The thoughts, history and first-hand interaction Skaggs brings to his musings on bluegrass in this book are second to none. He explores ideas I've never conceived of. He also details his days through the '70s with some amazing bluegrass groups, as well as Emmylou Harris and his time in her Hot Band. It's fun to read about. Readers should know, however, that his co-author really strived to capture his folksy way of talking. The book is written dialectically, which may be distracting for some. In t The thoughts, history and first-hand interaction Skaggs brings to his musings on bluegrass in this book are second to none. He explores ideas I've never conceived of. He also details his days through the '70s with some amazing bluegrass groups, as well as Emmylou Harris and his time in her Hot Band. It's fun to read about. Readers should know, however, that his co-author really strived to capture his folksy way of talking. The book is written dialectically, which may be distracting for some. In the tradition of Johnny Cash's memoirs, Skaggs also puts his thoughts on religion front and center and very often.

  15. 5 out of 5

    David Ward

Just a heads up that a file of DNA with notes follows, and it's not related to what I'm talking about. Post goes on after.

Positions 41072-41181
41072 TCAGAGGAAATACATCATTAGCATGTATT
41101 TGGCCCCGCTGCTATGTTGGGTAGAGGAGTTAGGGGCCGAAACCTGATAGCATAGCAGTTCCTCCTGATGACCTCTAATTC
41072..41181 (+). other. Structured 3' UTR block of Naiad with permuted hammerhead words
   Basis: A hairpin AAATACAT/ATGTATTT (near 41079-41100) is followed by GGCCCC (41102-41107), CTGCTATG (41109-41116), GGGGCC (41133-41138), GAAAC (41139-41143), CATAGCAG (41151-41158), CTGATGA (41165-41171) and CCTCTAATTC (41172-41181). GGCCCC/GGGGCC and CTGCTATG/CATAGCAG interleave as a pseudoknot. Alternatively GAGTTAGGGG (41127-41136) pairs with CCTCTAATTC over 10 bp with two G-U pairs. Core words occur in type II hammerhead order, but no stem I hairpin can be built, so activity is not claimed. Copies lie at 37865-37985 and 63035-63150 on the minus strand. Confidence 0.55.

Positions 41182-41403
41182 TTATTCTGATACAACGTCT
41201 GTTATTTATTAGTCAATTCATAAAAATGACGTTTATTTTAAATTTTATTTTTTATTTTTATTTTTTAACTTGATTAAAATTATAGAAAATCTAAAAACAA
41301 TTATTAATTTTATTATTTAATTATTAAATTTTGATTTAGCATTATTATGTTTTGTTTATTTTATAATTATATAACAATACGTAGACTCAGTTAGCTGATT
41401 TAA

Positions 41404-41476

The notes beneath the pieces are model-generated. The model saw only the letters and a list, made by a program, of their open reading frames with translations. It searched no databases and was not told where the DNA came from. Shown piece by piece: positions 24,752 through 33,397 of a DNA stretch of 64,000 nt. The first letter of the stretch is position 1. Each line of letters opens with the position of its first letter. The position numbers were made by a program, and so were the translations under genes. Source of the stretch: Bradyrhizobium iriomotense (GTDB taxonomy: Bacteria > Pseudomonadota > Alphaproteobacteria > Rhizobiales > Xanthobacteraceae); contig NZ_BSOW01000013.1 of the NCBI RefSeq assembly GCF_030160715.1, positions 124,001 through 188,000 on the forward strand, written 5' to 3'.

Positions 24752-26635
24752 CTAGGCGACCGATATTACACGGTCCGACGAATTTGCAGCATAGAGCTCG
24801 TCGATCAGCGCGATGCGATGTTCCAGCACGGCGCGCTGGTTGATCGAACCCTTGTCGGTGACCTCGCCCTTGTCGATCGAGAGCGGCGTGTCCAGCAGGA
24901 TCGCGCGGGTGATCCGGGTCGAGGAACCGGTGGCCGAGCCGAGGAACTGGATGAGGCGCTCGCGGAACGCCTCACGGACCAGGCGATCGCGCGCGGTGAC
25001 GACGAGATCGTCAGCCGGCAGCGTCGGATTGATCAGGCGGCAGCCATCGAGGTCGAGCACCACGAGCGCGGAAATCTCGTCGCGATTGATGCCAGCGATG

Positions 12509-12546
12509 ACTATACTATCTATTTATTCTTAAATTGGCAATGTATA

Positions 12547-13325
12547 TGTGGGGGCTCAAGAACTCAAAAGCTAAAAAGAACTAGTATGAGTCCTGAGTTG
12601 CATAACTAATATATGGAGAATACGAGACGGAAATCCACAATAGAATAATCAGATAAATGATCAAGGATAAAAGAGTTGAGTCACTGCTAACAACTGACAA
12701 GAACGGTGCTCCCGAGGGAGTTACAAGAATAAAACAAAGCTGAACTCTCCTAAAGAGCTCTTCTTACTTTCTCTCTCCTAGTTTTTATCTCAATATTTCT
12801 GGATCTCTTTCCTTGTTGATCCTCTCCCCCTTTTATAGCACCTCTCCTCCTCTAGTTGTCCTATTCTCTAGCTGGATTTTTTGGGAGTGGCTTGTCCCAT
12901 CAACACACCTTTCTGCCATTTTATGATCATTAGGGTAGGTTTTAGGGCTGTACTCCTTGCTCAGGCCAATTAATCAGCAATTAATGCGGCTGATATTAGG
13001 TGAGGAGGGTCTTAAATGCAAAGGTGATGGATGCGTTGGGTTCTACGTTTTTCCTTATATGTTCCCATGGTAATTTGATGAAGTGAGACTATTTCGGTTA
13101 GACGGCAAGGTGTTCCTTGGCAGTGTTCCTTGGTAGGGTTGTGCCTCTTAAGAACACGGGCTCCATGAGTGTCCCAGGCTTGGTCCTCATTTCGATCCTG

Kentucky Traveler: My Life in Music by Ricky Skaggs (itbooks 2013) (780.92) is a retrospective look at life to this point by this generation's Jedi Master of bluegrass. This book contains lots of info that was new to me. For instance, he credits Emmylou Harris with providing him his major break into popular music (as opposed to bluegrass and country, where he was already a rising star). He learned from the legends Bill Monroe and Ralph Stanley, and he played with Linda Ronstadt and the legendary Kentucky Traveler: My Life in Music by Ricky Skaggs (itbooks 2013) (780.92) is a retrospective look at life to this point by this generation's Jedi Master of bluegrass. This book contains lots of info that was new to me. For instance, he credits Emmylou Harris with providing him his major break into popular music (as opposed to bluegrass and country, where he was already a rising star). He learned from the legends Bill Monroe and Ralph Stanley, and he played with Linda Ronstadt and the legendary Lowell George. Play on! My rating: 7/10, finished 8/21/13.